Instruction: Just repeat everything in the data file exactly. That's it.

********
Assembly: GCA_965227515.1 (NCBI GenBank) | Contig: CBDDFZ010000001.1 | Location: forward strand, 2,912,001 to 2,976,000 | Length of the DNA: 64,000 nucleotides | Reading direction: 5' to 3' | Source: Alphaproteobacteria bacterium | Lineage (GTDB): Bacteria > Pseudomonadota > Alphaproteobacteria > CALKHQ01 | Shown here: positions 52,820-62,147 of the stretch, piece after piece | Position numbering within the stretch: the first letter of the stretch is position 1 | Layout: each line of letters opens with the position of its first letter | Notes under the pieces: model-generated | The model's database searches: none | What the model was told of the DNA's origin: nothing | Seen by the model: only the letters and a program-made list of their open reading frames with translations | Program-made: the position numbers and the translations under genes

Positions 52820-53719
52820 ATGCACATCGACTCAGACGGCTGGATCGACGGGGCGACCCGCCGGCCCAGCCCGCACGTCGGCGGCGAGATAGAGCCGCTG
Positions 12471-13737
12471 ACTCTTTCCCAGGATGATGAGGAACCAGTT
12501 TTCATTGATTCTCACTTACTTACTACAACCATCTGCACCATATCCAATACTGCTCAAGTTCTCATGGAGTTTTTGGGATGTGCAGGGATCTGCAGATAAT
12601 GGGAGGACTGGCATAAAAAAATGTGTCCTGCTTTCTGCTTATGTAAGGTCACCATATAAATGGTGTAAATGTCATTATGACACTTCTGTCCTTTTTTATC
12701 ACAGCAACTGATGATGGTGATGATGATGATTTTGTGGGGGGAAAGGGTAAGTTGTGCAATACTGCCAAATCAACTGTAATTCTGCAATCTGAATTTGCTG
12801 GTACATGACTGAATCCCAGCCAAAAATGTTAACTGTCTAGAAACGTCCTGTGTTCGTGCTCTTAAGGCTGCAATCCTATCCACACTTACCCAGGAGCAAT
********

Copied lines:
Assembly: GCA_965227515.1 (NCBI GenBank) | Contig: CBDDFZ010000001.1 | Location: forward strand, 2,912,001 to 2,976,000 | Length of the DNA: 64,000 nucleotides | Reading direction: 5' to 3' | Source: Alphaproteobacteria bacterium | Lineage (GTDB): Bacteria > Pseudomonadota > Alphaproteobacteria > CALKHQ01 | Shown here: positions 52,820-62,147 of the stretch, piece after piece | Position numbering within the stretch: the first letter of the stretch is position 1 | Layout: each line of letters opens with the position of its first letter | Notes under the pieces: model-generated | The model's database searches: none | What the model was told of the DNA's origin: nothing | Seen by the model: only the letters and a program-made list of their open reading frames with translations | Program-made: the position numbers and the translations under genes

Positions 52820-53719
52820 ATGCACATCGACTCAGACGGCTGGATCGACGGGGCGACCCGCCGGCCCAGCCCGCACGTCGGCGGCGAGATAGAGCCGCTG
Positions 12471-13737
12471 ACTCTTTCCCAGGATGATGAGGAACCAGTT
12501 TTCATTGATTCTCACTTACTTACTACAACCATCTGCACCATATCCAATACTGCTCAAGTTCTCATGGAGTTTTTGGGATGTGCAGGGATCTGCAGATAAT
12601 GGGAGGACTGGCATAAAAAAATGTGTCCTGCTTTCTGCTTATGTAAGGTCACCATATAAATGGTGTAAATGTCATTATGACACTTCTGTCCTTTTTTATC
12701 ACAGCAACTGATGATGGTGATGATGATGATTTTGTGGGGGGAAAGGGTAAGTTGTGCAATACTGCCAAATCAACTGTAATTCTGCAATCTGAATTTGCTG
12801 GTACATGACTGAATCCCAGCCAAAAATGTTAACTGTCTAGAAACGTCCTGTGTTCGTGCTCTTAAGGCTGCAATCCTATCCACACTTACCCAGGAGCAAT